Mr Wisudhi said that once the bill becomes law, it will help boost effective use of land and inject more money into local administrative organisations (LAOs) for local development.
The much-awaited 94-section bill was deliberated by the NLA yesterday (Nov 15). It is expected to be voted on by lawmakers today during the second and third readings.
The land and buildings tax will replace the house and land tax and the local development tax, which have drawn criticism for being outdated.
Except for the tax collection element, the bill, which was drafted by the NLA’s standing committee, chaired by Mr Wisudhi, will reportedly be enforced immediately upon its publication in the Royal Gazette. The tax collection will come into force on Jan 1, 2020.
Speaking before legislators, Mr Wisudhi said the existing land tax law has been in force for a long time and efforts should be made to usher in the new legislation that draws in progressive taxation, as opposed to the regressive type that is in place today.
It is important to reform the structure of land tax to make it fall in line with the international standard, he said.
“This would stimulate the use of the land and enhance the efficiency of tax collection by local administrative organisations and help local bodies establish sufficient budgets to develop their areas,” said Mr Wisudhi.
According to the bill, land used for agricultural purposes with appraisal prices of up to B75 million will be taxed at a rate of 0.01%, those between B75-100 million will be taxed at 0.03%, between B100-500mn at 0.05%, between B500-1 billion at 0.07% and land with appraisal prices of more than B1bn will be taxed at a rate of 0.1%.
Mr Wisudhi said the new bill would allow most farmers to pay less tax in comparison to their current obligations. Their tax will be waived during the first three years, he said.
Juristic persons who capitalise on a large swathe of farmland would be obliged to pay a higher tax, he said, stressing the collection of their tax would start in the first year of the law’s enforcement.
He said owners of first homes valued up to B50mn would be exempt from the tax.
Those who own several homes will face more tax burdens, while people who engage in a long-lease contract of properties would face eased tax obligations.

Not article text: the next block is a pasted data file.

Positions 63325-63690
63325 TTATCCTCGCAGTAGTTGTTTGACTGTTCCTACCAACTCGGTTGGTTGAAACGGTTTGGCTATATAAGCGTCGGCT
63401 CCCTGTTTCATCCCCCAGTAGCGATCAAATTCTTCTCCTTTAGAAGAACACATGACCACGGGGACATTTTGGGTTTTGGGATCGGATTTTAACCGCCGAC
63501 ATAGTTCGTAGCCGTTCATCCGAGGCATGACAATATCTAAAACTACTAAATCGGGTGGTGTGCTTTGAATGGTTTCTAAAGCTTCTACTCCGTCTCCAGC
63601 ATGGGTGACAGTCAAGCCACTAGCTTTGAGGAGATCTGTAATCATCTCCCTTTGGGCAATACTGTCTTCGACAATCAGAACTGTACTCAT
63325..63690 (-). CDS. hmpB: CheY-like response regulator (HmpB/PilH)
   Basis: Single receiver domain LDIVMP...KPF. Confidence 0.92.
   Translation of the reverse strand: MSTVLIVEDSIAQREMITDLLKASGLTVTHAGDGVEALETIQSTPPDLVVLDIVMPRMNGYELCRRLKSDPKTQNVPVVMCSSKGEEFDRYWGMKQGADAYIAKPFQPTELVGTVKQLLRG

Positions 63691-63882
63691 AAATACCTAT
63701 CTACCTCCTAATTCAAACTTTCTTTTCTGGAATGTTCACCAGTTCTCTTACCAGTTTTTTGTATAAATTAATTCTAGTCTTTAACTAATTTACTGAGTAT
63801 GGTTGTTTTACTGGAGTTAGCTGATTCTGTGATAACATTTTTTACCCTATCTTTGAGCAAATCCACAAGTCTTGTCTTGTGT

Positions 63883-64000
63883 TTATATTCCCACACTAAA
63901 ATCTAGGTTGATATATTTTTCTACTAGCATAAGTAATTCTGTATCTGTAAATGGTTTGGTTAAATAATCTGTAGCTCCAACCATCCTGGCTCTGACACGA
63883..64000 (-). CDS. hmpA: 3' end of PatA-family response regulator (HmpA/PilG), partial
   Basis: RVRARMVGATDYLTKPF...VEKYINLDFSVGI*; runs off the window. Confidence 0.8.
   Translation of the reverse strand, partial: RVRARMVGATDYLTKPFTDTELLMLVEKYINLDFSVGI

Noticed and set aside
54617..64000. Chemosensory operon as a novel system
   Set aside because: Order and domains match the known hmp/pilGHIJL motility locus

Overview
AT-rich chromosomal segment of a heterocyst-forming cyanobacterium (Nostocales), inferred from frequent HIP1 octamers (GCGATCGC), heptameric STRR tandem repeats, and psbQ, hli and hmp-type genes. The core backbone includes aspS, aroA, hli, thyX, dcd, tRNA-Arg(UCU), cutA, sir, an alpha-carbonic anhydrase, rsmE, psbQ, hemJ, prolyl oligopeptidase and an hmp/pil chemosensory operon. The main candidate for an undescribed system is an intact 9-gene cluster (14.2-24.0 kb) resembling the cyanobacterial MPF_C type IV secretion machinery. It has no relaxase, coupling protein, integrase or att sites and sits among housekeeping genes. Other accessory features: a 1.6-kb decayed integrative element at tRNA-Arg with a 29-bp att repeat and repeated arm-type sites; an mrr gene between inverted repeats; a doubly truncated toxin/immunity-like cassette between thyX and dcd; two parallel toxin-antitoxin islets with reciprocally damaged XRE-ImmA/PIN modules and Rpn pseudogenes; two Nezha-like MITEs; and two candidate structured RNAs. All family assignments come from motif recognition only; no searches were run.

Tax obligations shouldered by most of the small- and medium-sized enterprises would remain relatively similar to what they were before, he said, adding that big business operators who have properties with high values would have to face heightened tax rates.
Meanwhile, tax alleviation will be applied to operators of businesses that concern public services, such as private schools, according to Mr Wisudhi.
The deputy finance minister said those who have undeveloped land would face stiffened taxes, which would stimulate them to make use of it.
“This could reduce the problem of land price speculations,” said Mr Wisudhi, adding the measures would give landless people more chances to purchase land.
According to Mr Wisudhi, the appraisal prices of land and buildings would climb in the future and the LAOs are expected to receive more tax revenue.
Meanwhile, several lawmakers argued over the ceiling tax rates applied to land and buildings in association with homes (0.3%), agricultural use (0.15%), commercial purposes (1.2%) and undeveloped land (1.2%), saying the rates are not suitable.
Worapol Sokatiyanurak, an NLA member, said the rates do not comply with the current economic conditions and would burden people.
He said the ceiling tax rates for land used for agriculture and commercial purposes should be at 0.1%.
Rates for land used for residences could be lowered to 0.2% and for undeveloped land could be increased to 2%, he said. The higher tax ceiling for underdeveloped land is aimed at forcing owners to make use of the land, Mr Worapol said.
Pornchai Thirawet, financial adviser of the Finance Ministry’s Fiscal Policy Office, said the bill, if approved by the NLA, will be submitted to HM The King for endorsement and then published in the Royal Gazette.
After the laws are issued, the LAOs will be informed within 30 days of land under their jurisdictions by the Department of Lands. After that, the LAOs are obliged to survey the land for classification, Mr Pornchai added.
According to the bill, land includes mountains and waterways, while buildings are defined as structures where people can reside, keep goods or carry out industrial or commercial businesses.
Land used for agricultural purposes includes areas where people farm and raise livestock.
Read original story here.